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PoeticProse

Community Assistant
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PoeticProse last won the day on June 4 2015

PoeticProse had the most liked content!

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About PoeticProse

  • Rank
    Community Assistant
  • Birthday January 16

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  • Gender
    Male
  • Location
    USA
  • Interests
    Suicide, depression, Alzheimer's disease, bioethics, epilepsy, brain trauma, neuropsychology, neurosurgery, PTSD, harm reduction policy, youth science education, theoretical physics, & cosmology.

    "When different experiments give you the same results, it is no longer subject to your opinion. That's the good thing about science - it's true whether or not you believe in it. That's why it works."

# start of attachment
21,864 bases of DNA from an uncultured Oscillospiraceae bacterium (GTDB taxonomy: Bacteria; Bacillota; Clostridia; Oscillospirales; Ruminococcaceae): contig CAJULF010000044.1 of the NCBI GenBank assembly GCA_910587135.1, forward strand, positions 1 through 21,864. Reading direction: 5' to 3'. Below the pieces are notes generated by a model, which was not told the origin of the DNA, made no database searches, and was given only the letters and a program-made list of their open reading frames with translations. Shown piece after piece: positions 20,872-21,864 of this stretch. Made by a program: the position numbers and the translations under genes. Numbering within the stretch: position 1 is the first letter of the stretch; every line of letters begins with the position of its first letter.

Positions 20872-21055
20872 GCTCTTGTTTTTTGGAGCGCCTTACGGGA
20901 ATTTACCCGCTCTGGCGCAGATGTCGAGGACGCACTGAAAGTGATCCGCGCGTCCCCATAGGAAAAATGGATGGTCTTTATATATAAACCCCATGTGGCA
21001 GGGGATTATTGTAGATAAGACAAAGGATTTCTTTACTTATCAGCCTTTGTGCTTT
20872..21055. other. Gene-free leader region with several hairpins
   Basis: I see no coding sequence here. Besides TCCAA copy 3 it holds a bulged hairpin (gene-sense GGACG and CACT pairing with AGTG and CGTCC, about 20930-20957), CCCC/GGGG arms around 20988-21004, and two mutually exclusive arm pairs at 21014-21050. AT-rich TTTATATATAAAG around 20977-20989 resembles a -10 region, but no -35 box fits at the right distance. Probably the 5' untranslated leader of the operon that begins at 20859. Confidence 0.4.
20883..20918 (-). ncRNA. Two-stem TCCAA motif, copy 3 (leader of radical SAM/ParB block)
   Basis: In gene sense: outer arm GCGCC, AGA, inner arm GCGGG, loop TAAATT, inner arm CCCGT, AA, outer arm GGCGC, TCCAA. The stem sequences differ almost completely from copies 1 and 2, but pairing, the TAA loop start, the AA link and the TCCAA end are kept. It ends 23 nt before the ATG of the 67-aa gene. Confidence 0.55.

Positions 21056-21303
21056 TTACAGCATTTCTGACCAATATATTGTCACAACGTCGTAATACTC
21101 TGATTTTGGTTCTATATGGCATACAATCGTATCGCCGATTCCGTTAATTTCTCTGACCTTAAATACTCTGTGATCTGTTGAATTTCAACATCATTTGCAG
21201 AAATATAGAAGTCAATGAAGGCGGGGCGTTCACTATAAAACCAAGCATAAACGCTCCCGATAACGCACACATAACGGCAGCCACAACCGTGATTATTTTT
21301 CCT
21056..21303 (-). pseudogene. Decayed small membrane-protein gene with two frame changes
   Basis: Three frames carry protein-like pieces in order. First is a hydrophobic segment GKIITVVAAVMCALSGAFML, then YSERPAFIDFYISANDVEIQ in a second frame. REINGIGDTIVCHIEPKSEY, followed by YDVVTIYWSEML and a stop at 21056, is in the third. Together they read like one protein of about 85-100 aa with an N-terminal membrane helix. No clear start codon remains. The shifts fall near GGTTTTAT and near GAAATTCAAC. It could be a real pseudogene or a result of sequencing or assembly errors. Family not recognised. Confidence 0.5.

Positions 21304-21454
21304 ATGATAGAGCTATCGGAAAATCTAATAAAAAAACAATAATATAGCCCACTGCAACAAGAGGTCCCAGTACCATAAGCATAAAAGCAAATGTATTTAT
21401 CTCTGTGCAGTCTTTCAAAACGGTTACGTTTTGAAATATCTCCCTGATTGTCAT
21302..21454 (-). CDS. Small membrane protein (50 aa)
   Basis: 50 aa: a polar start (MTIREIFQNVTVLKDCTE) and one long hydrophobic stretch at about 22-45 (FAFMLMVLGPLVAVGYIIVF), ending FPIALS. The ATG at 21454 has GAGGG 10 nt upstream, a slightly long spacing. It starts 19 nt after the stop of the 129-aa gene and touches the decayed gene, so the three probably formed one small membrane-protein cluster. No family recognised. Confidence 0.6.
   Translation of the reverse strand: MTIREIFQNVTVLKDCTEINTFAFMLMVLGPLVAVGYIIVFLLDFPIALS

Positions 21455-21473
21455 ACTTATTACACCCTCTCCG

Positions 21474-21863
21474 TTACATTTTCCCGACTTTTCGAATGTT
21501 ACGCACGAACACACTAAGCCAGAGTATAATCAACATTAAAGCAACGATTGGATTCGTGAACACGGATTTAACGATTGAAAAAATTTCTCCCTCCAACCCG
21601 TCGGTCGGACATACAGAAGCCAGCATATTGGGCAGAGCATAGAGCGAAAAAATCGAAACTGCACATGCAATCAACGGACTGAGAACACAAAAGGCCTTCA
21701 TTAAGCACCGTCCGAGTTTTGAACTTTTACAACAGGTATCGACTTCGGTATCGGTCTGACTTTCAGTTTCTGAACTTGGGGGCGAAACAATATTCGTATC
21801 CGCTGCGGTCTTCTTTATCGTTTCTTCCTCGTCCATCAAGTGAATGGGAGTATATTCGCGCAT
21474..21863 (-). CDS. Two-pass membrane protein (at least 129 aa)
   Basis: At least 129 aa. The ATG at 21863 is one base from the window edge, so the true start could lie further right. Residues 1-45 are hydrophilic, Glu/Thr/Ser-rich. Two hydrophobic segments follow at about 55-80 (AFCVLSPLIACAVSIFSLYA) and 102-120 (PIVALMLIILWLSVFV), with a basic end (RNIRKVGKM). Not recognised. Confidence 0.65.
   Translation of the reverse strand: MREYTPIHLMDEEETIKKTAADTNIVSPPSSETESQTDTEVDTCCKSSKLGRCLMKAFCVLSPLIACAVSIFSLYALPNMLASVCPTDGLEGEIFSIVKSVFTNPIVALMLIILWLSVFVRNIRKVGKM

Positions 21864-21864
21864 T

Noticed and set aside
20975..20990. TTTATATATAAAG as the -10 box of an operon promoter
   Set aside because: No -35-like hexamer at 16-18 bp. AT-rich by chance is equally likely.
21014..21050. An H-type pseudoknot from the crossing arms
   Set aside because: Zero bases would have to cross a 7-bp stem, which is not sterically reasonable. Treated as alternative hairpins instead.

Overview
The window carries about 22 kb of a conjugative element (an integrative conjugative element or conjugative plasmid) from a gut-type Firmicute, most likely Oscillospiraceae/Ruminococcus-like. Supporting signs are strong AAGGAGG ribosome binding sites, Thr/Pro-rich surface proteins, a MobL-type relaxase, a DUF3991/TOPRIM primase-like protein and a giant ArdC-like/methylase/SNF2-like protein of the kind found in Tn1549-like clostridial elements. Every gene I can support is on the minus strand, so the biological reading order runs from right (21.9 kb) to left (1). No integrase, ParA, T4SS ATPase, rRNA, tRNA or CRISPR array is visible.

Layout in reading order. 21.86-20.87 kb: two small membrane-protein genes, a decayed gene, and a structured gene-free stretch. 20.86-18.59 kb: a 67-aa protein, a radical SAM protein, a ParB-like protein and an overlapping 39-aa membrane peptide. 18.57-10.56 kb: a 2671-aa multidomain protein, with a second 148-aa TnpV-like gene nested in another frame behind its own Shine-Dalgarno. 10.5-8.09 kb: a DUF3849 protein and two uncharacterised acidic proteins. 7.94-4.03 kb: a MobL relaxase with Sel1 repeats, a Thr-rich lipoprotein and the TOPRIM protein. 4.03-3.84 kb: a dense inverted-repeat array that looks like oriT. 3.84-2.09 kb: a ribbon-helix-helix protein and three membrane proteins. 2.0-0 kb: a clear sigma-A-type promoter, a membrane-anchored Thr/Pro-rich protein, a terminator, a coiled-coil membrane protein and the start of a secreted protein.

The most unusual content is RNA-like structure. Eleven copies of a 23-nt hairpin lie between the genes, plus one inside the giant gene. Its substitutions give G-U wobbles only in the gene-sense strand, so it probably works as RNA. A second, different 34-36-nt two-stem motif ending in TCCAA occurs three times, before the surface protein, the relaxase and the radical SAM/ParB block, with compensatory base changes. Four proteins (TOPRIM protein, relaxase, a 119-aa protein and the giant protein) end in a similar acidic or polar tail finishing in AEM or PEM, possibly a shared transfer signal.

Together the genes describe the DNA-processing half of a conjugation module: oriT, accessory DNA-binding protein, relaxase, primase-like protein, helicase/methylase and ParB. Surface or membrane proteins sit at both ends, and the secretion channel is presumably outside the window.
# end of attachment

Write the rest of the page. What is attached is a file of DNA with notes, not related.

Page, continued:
- Neil deGrasse Tyson, astrophysicist & cosmologist

    "You accept a growing paralysis rather than taking a risk of finding where or towards whom your real passion lies. Is it any wonder you haven't found what drives you yet?... At a certain point, you have to move past the stories that you've assigned to your life; the steadfast explanations that you've settled on years ago. You have to look at yourself again; for real answers. You have to take that risk."
    - Adele, In Treatment, HBO

Recent Profile Visitors

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  1. PoeticProse

    Side effect questions